Thursday, July 21, 2011

Second Bailout for Greece: Explaining the Numbers

The European Union seems to have finally settled on what to do about Greece. In a communiqué released on July 21, the EU approved (a) an additional €109 billion (on top of initial €110 billion); (b) an extension to the existing and future loans, together with a reduction in the interest rate charged; and (c) a participation of the private sector to the tune of €50 billion for the period 2011 to 2014. Let us run through the details of the program.

To begin with, re-examine where Greece stood before this new package was announced. First, the main tenet of the first bailout – that Greece would be able to sell long-term bonds in 2012 – was untenable as borrowing costs continued to soar. Second, the latest revision to Greece’s debt profile – chiefly due to extra support for banks – had pushed the projected debt-to-GDP peak at 172% in 2012. Third, Greece’s time was running out: while the initial program covered Greece’s financing needs until March 2012, the capital injection into the banking sector meant that Greece needed extra funds in 2011. Hence the urgency to find a solution.

Now, let’s look at the numbers more closely. The graph below shows Greece’s borrowing need based on five pieces: (a) the actual budget balance (difference between revenues and spending); (b) the amortization (roll-over) of medium and long-term debt; (c) the amortization (rollover) of short-term debt; (d) the pay back of debt to official creditors (IMF and EC); and (e) other expenses. The orange line shows the totals during the latest IMF review conducted in May 2011.

Three things stand out. First, the country’s financing needs are driven by the budget deficit and the need to amortize long-term debt. Second, the 2011 financing need shot up by €26 billion, mostly due to increased support needed for banks. And third, in the outer years, the gross financing need has come down, mostly due to the extension on the maturity of EC loans (the IMF loans have remained the same). So Greece needed more money in 2011 but less in 2013-2015.

Turn now to the revenue side. According to the March 2011 estimates, Greece’s funding needs for 2011 were covered; for 2012, the country would need to tap markets for long-term bonds. But given the new financing needs to cover, in large part, the support to the banking sector, the country is now €25 bn short in 2011. What is more, without any hope to tap markets in 2012 and 2013, the gap for those two years is now €30.2 bn and €29.4 bn respectively. Collectively, the shortfall from 2011 to 2014 comes to €103 bn. This is just below the €109 bn announced for the second aid package, which could reflect a change in assumptions or, possibly, some provisions for any slippage (for example, lower privatization receipts).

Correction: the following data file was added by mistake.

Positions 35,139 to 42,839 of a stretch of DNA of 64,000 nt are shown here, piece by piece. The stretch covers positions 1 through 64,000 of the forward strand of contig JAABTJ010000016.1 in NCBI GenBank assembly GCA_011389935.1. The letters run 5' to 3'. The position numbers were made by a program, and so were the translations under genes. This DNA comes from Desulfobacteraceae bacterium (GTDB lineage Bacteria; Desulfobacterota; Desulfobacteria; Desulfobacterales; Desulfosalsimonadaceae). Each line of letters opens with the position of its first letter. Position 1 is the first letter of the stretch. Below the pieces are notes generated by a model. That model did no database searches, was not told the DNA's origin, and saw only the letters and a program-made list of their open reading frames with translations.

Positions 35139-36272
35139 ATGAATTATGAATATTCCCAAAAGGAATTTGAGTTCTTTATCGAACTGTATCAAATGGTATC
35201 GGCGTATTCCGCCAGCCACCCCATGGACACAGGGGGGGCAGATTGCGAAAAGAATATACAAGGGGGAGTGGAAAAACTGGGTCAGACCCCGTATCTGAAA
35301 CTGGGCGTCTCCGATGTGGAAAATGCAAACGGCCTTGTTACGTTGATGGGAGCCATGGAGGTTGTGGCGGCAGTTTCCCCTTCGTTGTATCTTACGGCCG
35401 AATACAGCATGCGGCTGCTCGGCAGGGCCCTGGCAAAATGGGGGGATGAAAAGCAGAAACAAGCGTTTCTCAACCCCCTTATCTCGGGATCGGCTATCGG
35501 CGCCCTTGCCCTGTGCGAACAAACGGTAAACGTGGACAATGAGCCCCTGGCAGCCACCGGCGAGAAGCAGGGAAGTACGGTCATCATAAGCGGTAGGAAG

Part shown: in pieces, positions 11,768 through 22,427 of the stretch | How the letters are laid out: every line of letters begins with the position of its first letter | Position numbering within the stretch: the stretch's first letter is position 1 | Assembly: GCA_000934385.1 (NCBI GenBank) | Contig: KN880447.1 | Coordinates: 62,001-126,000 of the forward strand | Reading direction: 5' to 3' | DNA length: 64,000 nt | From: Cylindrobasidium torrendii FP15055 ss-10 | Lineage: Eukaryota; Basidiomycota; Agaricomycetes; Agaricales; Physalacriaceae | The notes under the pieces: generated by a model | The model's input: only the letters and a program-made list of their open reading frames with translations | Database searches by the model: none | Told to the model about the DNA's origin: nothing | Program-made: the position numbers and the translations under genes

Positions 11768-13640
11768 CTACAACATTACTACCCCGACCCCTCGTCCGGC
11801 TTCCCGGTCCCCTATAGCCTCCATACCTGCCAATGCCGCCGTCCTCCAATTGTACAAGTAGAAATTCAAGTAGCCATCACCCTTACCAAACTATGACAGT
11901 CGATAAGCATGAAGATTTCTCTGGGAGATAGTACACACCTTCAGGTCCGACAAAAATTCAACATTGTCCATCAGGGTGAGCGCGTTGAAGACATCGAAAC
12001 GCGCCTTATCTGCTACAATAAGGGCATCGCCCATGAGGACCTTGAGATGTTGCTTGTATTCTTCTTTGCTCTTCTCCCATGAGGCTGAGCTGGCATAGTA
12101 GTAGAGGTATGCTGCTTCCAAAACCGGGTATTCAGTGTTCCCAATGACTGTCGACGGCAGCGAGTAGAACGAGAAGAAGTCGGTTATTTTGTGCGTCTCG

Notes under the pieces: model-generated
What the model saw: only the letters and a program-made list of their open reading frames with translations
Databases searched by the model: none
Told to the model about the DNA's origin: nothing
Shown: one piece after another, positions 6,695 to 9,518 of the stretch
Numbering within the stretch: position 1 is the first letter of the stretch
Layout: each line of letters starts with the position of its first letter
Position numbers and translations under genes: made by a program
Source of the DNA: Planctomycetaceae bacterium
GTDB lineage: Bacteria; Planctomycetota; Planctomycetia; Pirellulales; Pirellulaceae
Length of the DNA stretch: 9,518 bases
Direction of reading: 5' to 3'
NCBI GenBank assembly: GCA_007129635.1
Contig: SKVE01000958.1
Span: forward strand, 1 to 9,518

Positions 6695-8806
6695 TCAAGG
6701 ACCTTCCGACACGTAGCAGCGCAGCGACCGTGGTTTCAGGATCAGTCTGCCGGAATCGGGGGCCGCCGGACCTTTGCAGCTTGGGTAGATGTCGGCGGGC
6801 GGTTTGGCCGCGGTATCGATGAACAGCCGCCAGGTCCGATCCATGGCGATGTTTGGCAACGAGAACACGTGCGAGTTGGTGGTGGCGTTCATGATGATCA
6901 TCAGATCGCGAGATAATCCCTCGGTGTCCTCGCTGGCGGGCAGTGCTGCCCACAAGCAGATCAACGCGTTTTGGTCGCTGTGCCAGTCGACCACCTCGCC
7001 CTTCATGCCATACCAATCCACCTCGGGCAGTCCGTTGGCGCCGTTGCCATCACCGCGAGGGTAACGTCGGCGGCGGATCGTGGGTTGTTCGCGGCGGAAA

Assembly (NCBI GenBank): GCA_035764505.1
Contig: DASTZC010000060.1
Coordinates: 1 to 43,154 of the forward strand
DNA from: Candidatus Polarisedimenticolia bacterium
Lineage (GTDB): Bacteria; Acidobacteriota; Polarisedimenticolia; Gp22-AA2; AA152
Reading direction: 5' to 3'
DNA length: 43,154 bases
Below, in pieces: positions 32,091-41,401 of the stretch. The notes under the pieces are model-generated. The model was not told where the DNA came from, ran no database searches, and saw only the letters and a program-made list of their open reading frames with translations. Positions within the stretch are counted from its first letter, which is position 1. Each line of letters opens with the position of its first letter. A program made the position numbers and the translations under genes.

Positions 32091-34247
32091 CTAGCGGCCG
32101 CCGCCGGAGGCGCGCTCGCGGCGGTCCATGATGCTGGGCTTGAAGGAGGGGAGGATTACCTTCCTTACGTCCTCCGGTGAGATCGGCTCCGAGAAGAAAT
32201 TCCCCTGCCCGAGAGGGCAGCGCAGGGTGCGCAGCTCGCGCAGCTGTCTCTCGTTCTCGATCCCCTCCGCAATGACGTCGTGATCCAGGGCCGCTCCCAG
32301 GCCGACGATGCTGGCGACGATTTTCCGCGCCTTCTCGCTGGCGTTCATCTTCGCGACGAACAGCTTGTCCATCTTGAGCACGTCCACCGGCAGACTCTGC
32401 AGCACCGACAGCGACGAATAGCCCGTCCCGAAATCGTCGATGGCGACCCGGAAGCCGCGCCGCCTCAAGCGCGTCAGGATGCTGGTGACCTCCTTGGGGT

What about the extension of the EC loans and the lower interest? The first extension had made these loans a non-factor to begin with: it was only in 2014 that Greece would have to start repaying its EC loans and in that year, the burden was a mere 1.4% of the total borrowing need. So the benefit is long term.

Finally, what about the private sector participation? The aim here is to shrink the amortization schedule in 2012-2014; after all, it was the inability to roll over these debts at reasonable interest rates that created the need for a second package to begin with. However, it is possible that the private sector is more cosmetic to gain political support than real: in theory, the €109 bn is sufficient to cover the country’s needs to 2014 even if it means using the funds to amortize the debt. What is more, given the option to buy back debt, this €109 bn could yield an even greater reduction in the total debt.

In other words, the main elements of the second bailout initially proposed in late May 2011 stand: the premise is to shield the country from having to raise money until 2014 and thus give the government more time to implement reforms. The amount of the bailout is bigger than first proposed because of the need to support the banking sector. But otherwise, Greece would get an extra three-years at least to get its house in order.

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